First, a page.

Why Doctors Are Calling Out The Viral Milk Crate Challenge

Urging friends to try silly stunts seems to be part of the human condition. It starts with the double-dog dares on the playground and escalates into adulthood with college pranks and party games involving baby-food tasting and toilet-paper wedding gowns. (Eighty years ago, the big fad on campuses was swallowing live goldfish, per Smithsonian.) People are even making a nice living off their willingness to try anything: Just look at the success of "Jackass" and "Impractical Jokers." 

Thanks to social media, weird challenges are capable of going viral within days, if not hours. At their best, they're harmless and even funny, like the mannequin challenge where people stood immobile in groups. Some got annoying really fast, like the water bottle flipping challenge that many schools had to ban (via the Independent). At their worst, they can be risky, like eating a spoonful of dry cinnamon or a fiery ghost pepper. They can even be downright life-threatening, like the horrifying fire challenge in which kids poured rubbing alcohol on their skin and then lit it on fire.

Now add to that list the newly viral milk crate challenge. The stunt involves stacking plastic milk crates into a triangular stair formation and then trying to climb on them. The unsteadiness of the crates makes it almost impossible to do without falling. It may seem funny to watch, but the reality is a lot more serious.

The risks of climbing milk crates aren't worth it

A TikTok video of people falling off a pyramid of milk crates drew 5 million views in just one day, and people are reposting the videos to their own social media in hopes of driving more traffic to their pages. But behind the views and likes are very real people with very real injuries.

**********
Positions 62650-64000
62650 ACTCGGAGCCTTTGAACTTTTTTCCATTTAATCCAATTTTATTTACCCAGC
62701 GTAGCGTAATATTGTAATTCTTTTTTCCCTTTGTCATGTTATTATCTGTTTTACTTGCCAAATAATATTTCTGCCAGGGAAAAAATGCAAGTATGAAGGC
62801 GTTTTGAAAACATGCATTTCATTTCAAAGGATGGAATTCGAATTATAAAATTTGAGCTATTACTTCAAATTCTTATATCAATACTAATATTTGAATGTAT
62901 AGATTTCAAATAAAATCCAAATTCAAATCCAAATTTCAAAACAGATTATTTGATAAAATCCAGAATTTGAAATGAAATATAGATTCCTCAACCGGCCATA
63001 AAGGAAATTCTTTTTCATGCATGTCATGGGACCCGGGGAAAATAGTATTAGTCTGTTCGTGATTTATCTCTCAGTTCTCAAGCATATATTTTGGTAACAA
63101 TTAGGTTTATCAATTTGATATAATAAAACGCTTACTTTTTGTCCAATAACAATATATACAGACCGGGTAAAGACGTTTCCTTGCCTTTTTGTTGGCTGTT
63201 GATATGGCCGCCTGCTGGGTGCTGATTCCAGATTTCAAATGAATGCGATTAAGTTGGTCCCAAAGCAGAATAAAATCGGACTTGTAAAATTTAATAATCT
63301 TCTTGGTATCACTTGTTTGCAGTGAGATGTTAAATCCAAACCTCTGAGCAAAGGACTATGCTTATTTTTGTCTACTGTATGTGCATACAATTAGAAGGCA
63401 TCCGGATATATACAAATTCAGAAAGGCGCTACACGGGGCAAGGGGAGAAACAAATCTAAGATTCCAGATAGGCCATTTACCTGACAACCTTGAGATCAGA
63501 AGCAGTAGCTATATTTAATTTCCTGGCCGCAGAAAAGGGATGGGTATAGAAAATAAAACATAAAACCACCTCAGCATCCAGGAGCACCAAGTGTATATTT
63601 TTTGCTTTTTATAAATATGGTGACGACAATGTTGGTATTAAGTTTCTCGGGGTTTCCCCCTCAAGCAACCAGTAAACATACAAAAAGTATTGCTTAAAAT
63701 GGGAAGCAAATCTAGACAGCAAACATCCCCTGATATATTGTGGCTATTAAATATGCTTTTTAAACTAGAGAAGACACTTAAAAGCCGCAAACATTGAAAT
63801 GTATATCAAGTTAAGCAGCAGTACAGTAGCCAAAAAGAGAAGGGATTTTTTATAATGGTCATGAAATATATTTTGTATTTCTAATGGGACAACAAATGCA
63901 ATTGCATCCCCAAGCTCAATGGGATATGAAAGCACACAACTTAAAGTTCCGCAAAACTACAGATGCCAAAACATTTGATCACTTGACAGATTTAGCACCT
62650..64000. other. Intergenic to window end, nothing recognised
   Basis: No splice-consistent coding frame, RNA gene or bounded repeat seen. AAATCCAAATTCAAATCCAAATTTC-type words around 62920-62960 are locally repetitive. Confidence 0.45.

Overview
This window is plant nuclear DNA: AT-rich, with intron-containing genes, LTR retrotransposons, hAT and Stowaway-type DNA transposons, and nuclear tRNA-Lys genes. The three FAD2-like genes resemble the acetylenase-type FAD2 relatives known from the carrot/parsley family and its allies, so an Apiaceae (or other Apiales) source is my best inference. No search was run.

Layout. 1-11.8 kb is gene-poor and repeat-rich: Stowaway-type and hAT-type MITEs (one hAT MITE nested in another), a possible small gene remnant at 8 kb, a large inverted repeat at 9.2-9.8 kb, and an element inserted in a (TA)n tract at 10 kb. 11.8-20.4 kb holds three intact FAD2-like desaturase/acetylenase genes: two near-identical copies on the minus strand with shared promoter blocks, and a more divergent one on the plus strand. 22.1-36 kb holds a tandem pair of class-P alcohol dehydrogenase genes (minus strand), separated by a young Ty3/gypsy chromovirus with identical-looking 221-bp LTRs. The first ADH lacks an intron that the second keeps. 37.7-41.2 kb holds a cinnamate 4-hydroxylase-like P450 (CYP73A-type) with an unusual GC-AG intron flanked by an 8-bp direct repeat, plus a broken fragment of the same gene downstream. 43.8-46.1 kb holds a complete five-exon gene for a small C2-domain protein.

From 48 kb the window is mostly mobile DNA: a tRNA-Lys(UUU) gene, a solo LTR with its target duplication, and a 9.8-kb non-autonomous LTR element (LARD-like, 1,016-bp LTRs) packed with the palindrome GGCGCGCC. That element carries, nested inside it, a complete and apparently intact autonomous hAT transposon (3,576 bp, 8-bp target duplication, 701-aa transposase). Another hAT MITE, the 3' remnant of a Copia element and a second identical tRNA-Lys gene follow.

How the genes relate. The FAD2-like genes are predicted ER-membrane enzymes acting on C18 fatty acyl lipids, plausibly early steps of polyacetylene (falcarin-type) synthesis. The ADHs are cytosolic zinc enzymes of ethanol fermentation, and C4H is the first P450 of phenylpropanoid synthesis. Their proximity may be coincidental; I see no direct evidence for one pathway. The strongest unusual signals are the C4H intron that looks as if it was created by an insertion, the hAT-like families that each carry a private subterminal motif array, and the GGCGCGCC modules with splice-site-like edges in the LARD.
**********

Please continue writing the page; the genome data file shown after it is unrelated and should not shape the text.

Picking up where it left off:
New York-based orthopedic surgeon Shawn Anthony, M.D., told The Washington Post that doctors across the country are reporting an uptick in cases of patients with dislocated shoulders, broken ribs and wrists, spinal injuries, and rotator-cuff damage from falling off milk crate stacks. The stunt, he explained, is "perhaps even worse than falling off a ladder. It's very difficult to brace yourself from the falls I've seen in these videos. They're putting their joints at an even higher risk for injury."

Doctors like Anthony are getting frustrated by the milk crate challenge because it's an unnecessary risk. With the resurgence in COVID-19 infections and hospitalizations, doctors, nurses, and paramedics are overworked enough without having to treat patients who deliberately set out to get hurt.

The FDA has a word of advice for anyone still tempted to take the milk crate challenge. After Conan O'Brien joked on Twitter about getting FDA approval for the stunt, the agency tweeted back, "Although we regulate milk, we can't recommend you do that. Perhaps enjoy a nice glass of 2% and returning your crates to the grocery store?"